How do I find the right sunscreen for my family?

There are many options for sunscreen choices and there are lots of opinions on which ones are best.  The best is to be sure to use a sunscreen that is at least 15+ SPF (30+ is best) and keep in consideration that your child may have sensitive skin so it may take a few tries to find the right sun care regimen for you.  The AAP recommends about 1 oz of sunscreen per application per child, which can add up quickly. 

Once you find a sunscreen you love, make sure you have some with you whenever you leave the house as you may need to slather up on the go.  Keep in mind that leaving sunscreen in a hot car can decrease its effectiveness, so try and keep it in a travel bag that comes inside with you and isn’t left out in the sun all day.  

If you are looking for some sunscreen options that work well and have low amounts of chemicals, you can check out EWG (Environmental Working Group), who reports on different products with reviews, so you can make the best choice for you and your family.  

The Nurse-1-1 team has a few family favorites that we are happy to share (with no affiliation!)  Since we know that zinc oxide and titanium dioxide are reported as safe, we have stuck to these options:

  • Nurse Kim has found Think Baby products work really well for the kiddos.  They are also rated as one of the cleanest products by EWG.  We especially love the face stick for easy application to those sensitive areas of the face, hair part, ears and chest. 
  • Badger products are a close second for Nurse Kim’s fam. Their product is a little thicker but works just as great and is just as clean. Sunbum is a newer find and we’ve found the face stick to work great! 
  • Nurse-1-1 CEO Mike Sheeley’s family loves Blue Lizard sensitive SPF 30+ for the kiddos and Vanicream for Mom, both rated highly on the EWG rating for clean products.
  • The Nurse-1-1 Dads prefer spray sunscreen with no brand preference.  We have to agree with the Dads that something is better than nothing. The most important thing is to avoid a sunburn!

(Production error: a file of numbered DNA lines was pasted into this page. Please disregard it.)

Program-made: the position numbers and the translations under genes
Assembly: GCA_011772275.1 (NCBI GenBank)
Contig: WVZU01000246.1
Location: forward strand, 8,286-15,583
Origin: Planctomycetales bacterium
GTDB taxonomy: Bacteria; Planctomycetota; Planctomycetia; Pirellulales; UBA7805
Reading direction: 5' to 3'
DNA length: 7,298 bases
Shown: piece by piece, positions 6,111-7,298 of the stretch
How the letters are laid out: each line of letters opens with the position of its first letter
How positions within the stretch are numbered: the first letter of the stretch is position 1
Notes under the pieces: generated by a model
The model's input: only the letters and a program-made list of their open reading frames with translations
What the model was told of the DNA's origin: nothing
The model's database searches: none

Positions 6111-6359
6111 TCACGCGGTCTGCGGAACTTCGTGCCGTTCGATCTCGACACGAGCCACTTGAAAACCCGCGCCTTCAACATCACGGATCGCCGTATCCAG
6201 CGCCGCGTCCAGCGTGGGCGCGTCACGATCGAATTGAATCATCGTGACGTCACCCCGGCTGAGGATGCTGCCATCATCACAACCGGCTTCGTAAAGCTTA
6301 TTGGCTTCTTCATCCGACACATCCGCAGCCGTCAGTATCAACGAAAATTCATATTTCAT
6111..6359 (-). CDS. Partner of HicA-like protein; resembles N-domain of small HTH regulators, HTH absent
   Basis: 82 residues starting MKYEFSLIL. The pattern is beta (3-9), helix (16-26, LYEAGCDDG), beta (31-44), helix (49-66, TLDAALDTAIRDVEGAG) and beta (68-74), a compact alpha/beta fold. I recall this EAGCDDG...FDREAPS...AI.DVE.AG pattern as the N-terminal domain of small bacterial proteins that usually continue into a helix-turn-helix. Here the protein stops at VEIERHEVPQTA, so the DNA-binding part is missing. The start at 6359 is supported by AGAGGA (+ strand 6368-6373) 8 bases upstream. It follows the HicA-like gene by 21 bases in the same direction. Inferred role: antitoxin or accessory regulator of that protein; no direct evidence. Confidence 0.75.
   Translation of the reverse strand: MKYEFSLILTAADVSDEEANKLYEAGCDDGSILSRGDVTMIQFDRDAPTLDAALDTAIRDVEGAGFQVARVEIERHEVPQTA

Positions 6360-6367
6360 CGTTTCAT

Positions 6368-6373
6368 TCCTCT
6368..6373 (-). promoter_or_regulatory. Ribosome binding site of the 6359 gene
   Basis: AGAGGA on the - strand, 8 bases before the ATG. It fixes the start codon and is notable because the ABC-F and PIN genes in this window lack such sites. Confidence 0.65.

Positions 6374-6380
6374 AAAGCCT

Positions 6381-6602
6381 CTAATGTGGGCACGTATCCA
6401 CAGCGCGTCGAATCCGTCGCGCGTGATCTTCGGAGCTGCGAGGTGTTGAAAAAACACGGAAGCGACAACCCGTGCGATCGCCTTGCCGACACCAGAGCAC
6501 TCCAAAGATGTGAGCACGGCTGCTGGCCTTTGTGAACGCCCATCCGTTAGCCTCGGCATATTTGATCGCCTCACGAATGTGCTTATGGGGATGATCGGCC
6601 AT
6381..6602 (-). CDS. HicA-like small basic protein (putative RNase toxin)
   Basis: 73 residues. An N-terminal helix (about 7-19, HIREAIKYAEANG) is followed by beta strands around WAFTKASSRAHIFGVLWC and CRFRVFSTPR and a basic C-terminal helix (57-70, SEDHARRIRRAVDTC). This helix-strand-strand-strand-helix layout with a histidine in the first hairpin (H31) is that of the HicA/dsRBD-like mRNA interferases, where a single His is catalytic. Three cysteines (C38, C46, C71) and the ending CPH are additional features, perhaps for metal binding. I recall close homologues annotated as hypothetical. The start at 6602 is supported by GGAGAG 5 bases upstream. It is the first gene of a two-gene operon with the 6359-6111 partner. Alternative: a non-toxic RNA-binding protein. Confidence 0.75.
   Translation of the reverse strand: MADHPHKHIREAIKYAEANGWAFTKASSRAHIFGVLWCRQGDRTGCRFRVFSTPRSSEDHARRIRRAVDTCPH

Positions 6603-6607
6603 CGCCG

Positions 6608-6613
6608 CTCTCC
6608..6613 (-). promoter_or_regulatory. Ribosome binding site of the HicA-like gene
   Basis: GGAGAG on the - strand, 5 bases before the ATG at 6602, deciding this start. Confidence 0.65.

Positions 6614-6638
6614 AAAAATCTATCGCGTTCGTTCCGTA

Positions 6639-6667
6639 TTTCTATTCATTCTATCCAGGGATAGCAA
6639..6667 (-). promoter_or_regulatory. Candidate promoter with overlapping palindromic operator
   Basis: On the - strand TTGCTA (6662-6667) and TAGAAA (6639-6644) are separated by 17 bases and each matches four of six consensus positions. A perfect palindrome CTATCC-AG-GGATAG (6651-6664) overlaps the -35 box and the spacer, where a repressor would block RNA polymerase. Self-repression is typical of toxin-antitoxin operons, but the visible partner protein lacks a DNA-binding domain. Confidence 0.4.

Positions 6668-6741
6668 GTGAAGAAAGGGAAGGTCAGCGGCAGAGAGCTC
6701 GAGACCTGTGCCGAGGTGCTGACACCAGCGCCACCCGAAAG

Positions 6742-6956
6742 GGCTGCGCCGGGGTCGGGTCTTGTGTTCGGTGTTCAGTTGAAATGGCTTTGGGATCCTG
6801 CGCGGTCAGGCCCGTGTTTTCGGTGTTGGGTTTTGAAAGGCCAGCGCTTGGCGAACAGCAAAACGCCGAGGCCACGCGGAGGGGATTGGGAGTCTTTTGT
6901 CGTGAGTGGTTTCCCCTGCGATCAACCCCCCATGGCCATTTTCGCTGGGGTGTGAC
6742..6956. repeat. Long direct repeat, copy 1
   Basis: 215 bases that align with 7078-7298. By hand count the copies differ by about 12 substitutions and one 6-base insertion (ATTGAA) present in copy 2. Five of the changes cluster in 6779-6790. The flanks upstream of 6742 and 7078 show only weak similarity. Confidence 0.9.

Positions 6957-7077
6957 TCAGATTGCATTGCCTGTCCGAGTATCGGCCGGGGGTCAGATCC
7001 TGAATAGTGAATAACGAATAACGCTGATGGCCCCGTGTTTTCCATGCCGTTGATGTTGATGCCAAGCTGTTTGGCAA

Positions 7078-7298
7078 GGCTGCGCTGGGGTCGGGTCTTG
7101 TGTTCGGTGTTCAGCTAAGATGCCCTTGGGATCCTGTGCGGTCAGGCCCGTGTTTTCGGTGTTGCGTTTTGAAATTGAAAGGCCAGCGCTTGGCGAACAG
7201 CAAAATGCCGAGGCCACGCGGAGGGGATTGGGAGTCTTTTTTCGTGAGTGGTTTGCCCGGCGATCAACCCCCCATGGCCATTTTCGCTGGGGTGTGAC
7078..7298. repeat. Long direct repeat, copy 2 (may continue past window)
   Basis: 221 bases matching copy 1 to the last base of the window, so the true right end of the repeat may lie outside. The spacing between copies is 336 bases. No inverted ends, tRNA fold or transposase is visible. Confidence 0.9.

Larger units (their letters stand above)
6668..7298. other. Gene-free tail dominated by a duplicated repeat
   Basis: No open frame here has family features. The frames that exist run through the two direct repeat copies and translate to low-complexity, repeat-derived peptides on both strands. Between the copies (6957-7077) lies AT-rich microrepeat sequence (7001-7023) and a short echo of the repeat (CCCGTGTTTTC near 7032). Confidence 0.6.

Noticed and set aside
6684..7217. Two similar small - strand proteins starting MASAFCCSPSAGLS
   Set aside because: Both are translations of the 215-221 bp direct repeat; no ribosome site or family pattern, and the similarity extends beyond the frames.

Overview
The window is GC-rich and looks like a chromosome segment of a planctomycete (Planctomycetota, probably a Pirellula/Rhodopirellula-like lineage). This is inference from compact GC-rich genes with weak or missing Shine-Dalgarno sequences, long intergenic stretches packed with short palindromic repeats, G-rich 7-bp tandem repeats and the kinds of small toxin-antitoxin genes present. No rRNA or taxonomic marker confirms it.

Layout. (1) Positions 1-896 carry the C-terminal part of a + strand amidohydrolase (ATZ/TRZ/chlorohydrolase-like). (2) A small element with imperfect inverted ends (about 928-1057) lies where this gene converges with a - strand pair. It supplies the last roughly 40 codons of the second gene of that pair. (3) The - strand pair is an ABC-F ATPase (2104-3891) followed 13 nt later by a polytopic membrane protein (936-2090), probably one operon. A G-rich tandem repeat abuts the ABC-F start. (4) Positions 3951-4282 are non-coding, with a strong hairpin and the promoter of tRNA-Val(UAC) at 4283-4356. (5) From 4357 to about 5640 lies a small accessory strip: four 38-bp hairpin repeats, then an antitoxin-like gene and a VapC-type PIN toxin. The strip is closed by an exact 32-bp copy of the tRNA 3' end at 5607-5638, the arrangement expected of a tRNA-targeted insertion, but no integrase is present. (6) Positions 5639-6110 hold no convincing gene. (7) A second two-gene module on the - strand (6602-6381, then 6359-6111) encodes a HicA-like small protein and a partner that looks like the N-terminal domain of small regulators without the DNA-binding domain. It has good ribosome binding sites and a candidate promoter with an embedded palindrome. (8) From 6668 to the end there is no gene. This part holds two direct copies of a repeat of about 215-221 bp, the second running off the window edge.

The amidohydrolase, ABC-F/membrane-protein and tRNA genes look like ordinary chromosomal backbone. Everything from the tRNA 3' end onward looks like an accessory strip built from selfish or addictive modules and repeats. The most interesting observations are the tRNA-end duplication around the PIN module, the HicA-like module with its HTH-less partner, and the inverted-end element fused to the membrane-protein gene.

• Dr. Igor loves to supplement his sunscreen use with a Sundaily skincare gummy, which is thought to decrease sun damage with plant-based antioxidants.
  • Marketing Director Bailey sticks to the clean products at BeautyCounter and loves their Countersun Mineral Sunscreen Lotion SPF 30 (they also have daily moisturizer and mist versions available).

We would love to hear which sunscreens you love!  Drop us a comment on our Instagram. 

Sunburns and skin damage – when should I get checked out?

It is important to try and avoid getting a sunburn in general.  Even a mild burn is an indicator that you have sun damage.  The more often you burn, the greater the risk for skin cancer.  All skin types and colors are at risk for skin cancer with prolonged sun exposure and sun damage. Skin damage can occur over time to everyone, even without a sunburn so it is very important to keep sun safety on our minds all year round.  

Any blistering rash or burn should be checked out, especially if it covers more than 20% of your body.  If you aren’t sure, call your primary care provider.  Also, if you have a sunburn along with a fever, chills, severe pain, extreme thirst, dry mouth, dizziness, decreased urination, or fatigue, you should be seen right away. Heat stroke and heat exhaustion are preventable heat-related illnesses. They can occur quickly in the heat even without a sunburn. Learn more about avoiding heat exhaustion and heat stroke. Remember, you can always ask a nurse first if you are unsure!